0 Comments |  Home based business |  PRINT | 

Travelling IT contractors warned over ATO scrutiny

Wednesday, 8 August 2012 | By Michelle Hammond

A tax expert has issued a warning to “on call” home-based IT professionals, after the Australian Taxation Office confirmed it will place greater scrutiny on claims made by IT workers.

 

This year, IT managers join plumbers and army sergeants in the ATO’s crackdown on excessive claims, singled out for having “a pattern of relatively high levels of work-related claims”.

 

Frank Brass, regional director of H&R Block, says strict rules prevent or limit certain deductions, such as travel costs.

 

“If you work from home and you get a call to service a client, and you have to go in to see the client, you can claim that. But you’ve really got to be on call to claim travel,” Brass says.

 

“If you travel from home to your own office, that’s a private expense. But if you’re on call and you get a call at home, then you can claim it.”

 

Ken Phillips, executive director of Independent Contractors Australia, told The Australian Financial Review he has seen the ATO unreasonably reject IT contractor travel claims.

 

According to Phillips, this includes disallowing the costs of travelling to see a client. He has labelled the action as “completely outrageous”.

 

If someone was genuinely travelling to a client, that should qualify, Phillips said. But he acknowledged the ATO “perfectly and legitimately should be scrutinising expense claims”.

 

In the 2010 tax year, about 55,000 people identified as IT consultants, computer network professionals or security specialists, earning from $74,000 to $94,000 on average

 

Those who consider themselves contractors are also at risk.

 

Personal services income (PSI) rules, aimed at stopping tax dodgers from funneling payments through an entity despite earning it from their own efforts, could apply to restrict their deductions to those of an employee.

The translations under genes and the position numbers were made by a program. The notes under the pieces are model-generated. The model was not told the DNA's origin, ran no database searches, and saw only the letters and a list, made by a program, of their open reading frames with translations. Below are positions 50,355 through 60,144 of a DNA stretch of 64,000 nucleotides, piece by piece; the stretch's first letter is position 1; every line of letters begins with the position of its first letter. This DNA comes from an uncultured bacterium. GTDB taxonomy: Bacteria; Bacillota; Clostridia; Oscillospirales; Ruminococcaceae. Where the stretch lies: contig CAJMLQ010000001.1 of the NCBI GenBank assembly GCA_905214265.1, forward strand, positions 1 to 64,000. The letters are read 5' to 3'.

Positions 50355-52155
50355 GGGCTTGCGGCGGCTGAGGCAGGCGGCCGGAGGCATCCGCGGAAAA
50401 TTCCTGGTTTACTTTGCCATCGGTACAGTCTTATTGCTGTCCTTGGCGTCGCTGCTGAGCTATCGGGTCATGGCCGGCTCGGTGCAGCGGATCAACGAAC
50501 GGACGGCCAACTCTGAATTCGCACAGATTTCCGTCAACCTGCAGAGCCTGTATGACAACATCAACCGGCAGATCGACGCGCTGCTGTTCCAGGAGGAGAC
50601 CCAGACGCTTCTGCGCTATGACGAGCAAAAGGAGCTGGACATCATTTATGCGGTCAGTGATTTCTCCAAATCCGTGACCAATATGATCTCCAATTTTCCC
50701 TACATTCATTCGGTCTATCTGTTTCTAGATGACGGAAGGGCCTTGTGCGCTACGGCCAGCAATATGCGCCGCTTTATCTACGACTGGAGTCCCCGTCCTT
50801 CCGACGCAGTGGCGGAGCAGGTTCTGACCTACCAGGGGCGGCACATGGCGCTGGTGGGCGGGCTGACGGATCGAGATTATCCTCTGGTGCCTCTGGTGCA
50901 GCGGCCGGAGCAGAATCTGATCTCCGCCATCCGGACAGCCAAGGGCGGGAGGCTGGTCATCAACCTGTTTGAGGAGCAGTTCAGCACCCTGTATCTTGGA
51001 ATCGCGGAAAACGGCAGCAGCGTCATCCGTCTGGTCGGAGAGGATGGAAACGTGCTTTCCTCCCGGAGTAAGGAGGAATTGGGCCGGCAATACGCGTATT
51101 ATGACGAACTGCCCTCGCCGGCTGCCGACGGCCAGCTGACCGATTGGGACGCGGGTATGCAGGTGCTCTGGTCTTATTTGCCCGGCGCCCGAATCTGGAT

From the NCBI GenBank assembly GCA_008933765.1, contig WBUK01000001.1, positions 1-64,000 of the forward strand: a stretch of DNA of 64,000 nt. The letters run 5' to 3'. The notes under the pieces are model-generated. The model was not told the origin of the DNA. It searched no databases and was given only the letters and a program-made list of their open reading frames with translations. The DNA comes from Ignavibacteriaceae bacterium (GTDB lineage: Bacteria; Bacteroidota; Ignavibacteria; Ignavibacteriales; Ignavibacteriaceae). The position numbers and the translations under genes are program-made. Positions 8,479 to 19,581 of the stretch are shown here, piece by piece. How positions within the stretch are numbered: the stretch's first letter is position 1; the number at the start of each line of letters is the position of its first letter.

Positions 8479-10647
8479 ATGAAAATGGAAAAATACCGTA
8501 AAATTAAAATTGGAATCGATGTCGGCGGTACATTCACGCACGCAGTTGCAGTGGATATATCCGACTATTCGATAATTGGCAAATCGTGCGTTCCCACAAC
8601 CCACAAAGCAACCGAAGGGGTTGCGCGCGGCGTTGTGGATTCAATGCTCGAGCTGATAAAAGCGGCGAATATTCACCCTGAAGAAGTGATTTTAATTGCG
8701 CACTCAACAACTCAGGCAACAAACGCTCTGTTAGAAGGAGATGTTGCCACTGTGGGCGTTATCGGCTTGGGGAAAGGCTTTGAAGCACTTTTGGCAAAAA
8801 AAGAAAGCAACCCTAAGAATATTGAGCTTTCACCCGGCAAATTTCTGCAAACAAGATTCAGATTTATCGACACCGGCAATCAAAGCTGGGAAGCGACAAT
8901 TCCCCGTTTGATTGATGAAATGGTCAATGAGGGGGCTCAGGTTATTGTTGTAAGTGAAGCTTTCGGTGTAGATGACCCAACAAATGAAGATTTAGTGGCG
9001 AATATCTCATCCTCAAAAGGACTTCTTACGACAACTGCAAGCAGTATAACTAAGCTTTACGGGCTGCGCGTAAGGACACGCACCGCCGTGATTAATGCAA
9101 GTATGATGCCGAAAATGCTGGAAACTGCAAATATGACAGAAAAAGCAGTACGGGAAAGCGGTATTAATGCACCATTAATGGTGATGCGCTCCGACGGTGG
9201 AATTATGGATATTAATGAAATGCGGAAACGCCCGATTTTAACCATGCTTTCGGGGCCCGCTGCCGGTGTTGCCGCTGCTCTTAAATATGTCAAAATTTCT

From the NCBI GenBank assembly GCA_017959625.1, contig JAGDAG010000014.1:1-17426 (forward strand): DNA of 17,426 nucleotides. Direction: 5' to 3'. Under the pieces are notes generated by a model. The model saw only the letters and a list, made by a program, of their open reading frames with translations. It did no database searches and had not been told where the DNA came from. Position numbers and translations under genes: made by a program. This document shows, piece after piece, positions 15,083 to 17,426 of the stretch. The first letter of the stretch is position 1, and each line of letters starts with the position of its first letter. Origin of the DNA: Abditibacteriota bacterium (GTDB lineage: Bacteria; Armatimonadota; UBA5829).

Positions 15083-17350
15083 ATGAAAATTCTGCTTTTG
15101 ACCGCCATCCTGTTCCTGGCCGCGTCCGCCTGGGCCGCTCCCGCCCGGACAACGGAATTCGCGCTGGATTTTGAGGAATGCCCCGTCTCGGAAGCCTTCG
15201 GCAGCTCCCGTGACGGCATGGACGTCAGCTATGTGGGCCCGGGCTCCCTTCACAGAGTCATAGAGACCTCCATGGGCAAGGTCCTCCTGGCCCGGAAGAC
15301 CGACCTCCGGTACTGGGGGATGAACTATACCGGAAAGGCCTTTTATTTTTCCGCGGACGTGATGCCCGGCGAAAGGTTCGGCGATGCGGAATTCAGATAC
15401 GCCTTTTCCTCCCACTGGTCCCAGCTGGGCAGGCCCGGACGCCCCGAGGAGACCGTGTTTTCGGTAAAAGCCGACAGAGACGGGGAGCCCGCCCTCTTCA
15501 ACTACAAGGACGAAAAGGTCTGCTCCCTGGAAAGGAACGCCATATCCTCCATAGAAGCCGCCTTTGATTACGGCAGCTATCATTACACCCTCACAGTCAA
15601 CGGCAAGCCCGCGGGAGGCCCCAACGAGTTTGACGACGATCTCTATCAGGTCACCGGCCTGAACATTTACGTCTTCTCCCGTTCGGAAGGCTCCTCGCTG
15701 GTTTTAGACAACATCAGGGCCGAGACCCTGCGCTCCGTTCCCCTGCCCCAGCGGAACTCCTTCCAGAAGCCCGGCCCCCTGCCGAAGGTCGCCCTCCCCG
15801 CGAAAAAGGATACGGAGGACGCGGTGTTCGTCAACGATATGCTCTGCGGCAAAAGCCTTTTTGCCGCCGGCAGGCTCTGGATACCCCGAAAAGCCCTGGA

“I’ve had enough cases shown to me that I’m not convinced that the Tax Office is [correctly] applying the PSI rules,” Phillips said.

 

That includes a focus on just one of a number of PSI tests. According to Phillips, the ATO should better educate people on the complex rules.

 

“There are a lot of accountants around and lawyers that don’t properly understand the PSI rules. People are sometimes getting advice that I think is not good,” Phillips told StartupSmart.

 

“The PSI rules are not as clear as I’d like them to be… It does take a bit of work to make sure you’ve read and understand them.”

 

“My view is that even though they’re not as clear as I’d like them to be, if you’re a genuine contractor you should be able to pass the PSI rules.”

 

According to Brass, there are three key tests used to determine PSI:

  • Results test – whether you get paid on completion of a job or at an hourly rate.
  • Rectification of a problem – whether you have to pay to fix a problem you make, or whether the person you’re working for pays to fix it.
  • Ask for the tax commissioner’s discretion.

“If they don’t pass that test, PSI rules do apply so any claims they make can be limited to what an employer can claim,” Brass says.